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Geraldine McCaughrean , b. 1951

McCaughrean is a British novelist who currently resides in Berkshire, England. She is a prolific writer, who wrote of over 170 books – mostly children’s books but also several historical novels for adults. She won numerous awards for her books. In addition she also wrote a play for the radio and stage-plays. She grew up in North London and studied at Christ Church College of Education, Canterbury.

McCaughrean was the only author who won the Whitbread Children’s Book Award three times; she won it for her children’s novels: A Little Lower than the Angels (1987), Gold Dust (1993) and Not the End of the World (2004). 


Sources: 

Official website (accessed: May 28, 2018).

Profile at the literature.britishcouncil.org (accessed: May 28, 2018).


Bio prepared by Ayelet Peer, Bar Ilan University, ayelet.peer@gmail.com

Questionnaire

1. What drew you to writing / working with Classical Antiquity and what challenges did you face in selecting, representing, or adapting particular myths or stories?

I loved the Classic myths as a child, though the books were a bit dull, illustrated with Greek statuary or Roman urns. There was a resurgence of interest in publishing them for children at the time I was newly surfacing as an author, so naturally I leapt at the chance to retell them. The illustrations were a lot better this time round.

The choosing of stories is largely guided by which are best known and (especially nowadays) those which feature on the National Curriculum. That, in turn, is largely guided by which are not too salacious or amoral. The Greek myths win out every time in terms of what the publishers choose to publish and what the schools choose to teach. I am particularly fond, however, of the Epic of Gilgamesh and like to harp on about that whenever I get the chance.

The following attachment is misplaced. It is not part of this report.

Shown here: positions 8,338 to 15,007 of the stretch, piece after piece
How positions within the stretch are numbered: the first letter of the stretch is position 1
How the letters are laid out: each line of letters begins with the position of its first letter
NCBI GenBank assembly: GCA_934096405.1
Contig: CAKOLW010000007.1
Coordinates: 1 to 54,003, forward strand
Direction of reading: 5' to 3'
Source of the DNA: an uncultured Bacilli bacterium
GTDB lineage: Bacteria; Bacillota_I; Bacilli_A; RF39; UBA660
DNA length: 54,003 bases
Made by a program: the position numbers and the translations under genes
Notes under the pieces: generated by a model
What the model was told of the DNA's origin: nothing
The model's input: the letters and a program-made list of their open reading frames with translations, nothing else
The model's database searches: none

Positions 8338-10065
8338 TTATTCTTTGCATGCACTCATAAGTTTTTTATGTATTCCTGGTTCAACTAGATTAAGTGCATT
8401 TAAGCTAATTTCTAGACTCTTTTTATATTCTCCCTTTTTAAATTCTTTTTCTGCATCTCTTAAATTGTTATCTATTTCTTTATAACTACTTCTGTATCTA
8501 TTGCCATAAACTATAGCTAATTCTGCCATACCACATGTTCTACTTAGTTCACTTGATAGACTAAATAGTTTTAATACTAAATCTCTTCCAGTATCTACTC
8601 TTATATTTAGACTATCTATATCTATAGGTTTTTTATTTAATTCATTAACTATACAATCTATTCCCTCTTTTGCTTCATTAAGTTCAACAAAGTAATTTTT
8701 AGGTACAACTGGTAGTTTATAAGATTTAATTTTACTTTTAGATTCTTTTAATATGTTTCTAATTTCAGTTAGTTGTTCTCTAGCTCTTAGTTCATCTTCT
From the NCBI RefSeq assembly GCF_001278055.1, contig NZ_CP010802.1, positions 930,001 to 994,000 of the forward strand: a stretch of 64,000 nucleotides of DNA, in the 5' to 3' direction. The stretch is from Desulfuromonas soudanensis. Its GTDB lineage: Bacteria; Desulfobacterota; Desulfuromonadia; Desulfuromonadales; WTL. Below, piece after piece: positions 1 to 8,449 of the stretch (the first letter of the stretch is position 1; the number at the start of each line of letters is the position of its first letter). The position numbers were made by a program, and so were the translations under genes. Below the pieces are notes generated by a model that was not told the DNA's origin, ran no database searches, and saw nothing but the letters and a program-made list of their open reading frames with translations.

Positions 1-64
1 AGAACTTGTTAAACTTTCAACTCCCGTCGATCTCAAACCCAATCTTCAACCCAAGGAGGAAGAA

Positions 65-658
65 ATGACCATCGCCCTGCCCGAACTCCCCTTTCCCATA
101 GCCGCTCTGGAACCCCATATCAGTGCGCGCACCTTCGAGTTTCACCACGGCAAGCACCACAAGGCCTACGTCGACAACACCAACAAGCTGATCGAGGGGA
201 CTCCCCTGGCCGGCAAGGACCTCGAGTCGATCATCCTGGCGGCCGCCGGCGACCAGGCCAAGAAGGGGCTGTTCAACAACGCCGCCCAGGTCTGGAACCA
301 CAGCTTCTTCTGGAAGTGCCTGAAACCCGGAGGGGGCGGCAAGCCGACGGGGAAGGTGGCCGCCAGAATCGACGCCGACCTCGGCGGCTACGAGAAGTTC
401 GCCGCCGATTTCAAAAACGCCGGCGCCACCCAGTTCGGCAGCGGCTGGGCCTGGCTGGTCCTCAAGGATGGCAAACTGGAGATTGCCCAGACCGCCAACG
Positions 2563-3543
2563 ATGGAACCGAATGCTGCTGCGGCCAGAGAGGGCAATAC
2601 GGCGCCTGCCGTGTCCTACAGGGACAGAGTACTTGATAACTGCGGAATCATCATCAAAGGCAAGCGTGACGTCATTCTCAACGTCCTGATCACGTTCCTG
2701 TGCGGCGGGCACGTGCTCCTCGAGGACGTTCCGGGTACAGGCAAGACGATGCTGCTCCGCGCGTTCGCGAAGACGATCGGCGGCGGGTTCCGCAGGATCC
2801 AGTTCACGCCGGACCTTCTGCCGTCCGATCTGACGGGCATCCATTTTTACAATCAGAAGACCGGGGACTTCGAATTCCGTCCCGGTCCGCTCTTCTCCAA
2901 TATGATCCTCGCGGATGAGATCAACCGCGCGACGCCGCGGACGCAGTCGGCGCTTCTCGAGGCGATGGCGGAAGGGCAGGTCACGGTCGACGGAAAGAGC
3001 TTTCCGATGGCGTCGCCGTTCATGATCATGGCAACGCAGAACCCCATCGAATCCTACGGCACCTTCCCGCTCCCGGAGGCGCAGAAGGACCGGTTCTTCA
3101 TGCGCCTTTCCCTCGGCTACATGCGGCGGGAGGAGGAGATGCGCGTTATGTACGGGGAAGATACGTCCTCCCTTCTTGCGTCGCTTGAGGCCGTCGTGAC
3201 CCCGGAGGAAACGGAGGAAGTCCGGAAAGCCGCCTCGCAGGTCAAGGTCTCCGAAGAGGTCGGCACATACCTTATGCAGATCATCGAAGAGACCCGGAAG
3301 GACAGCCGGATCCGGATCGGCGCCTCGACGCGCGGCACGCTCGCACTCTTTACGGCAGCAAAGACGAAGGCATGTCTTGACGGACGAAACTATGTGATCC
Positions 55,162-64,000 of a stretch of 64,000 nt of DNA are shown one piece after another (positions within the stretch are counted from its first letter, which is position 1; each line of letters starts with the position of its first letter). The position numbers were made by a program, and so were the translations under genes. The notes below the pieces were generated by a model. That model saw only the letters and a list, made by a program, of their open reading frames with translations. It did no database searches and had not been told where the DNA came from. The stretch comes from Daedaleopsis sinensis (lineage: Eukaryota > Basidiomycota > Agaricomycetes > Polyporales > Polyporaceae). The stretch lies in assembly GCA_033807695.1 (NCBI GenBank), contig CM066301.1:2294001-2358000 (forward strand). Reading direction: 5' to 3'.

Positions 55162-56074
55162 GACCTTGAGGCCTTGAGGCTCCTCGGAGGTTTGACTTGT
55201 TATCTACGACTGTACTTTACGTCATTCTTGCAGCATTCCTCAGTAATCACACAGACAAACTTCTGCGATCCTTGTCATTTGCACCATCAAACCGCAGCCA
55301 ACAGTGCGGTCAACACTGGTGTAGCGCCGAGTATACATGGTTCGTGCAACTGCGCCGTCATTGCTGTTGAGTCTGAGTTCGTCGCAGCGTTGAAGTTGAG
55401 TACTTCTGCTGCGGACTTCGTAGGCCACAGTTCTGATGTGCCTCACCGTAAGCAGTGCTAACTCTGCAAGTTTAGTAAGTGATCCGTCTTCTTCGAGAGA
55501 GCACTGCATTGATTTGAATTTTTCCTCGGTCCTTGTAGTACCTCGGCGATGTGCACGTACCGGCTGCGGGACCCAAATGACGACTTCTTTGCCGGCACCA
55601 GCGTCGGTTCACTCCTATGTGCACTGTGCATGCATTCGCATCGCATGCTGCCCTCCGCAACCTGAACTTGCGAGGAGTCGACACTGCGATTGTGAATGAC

2. Why do you think classical / ancient myths, history, and literature continue to resonate with young audiences?

It is one of the few chances children get to be treated like adults. Since the stories were originally told to a diverse audience, and they are distinctly not "kiddies’ stories", young readers/listeners are for once given a glimpse of adults (and gods) behaving badly, death, battle, love, fate and so on, as well as identifying with heroes, superhuman beings and adventurers, all in a heady, sun-and-sea setting. Other "educational" retellings I am asked to write (such as fairy tales) come with a prohibition list of no-nos – knives, soldiers, witches, religion, war, sex, alcohol... All of that goes out of the window with Myth because (of course) such things are the substance of Myth. They are also the substance of Life and there are important things to be said about them – passed on from one generation to the next by means of story.

The sheer strangeness of times-long-gone are intriguing to children. I have never seen the need for "contemporary relevance" when it comes to entrancing children with Story. They can, after all, dart imaginatively through Time and Space with more ease than adults, and relish unquestioningly the most mind-boggling fantasy without turning a hair. 


3. Do you have a background in classical education (Latin or Greek at school or classes at the University?) What sources are you using? Scholarly work? Wikipedia? Are there any books that made an impact on you in this respect?

I’m no classicist. I did do Latin to O-level at school, but none of it has stuck unless residually in my spelling. I wrote a collection of 101 Myths and Legends from Round the World which helped me see "Classical" myth in its global context, and how its influence travelled far farther afield than the Greeks themselves ever did. 

For sources, I don’t go to other children’s versions, for obvious reasons, but to Robert Graves or adult encyclopaedias of Mythology or Penguin versions of the epics.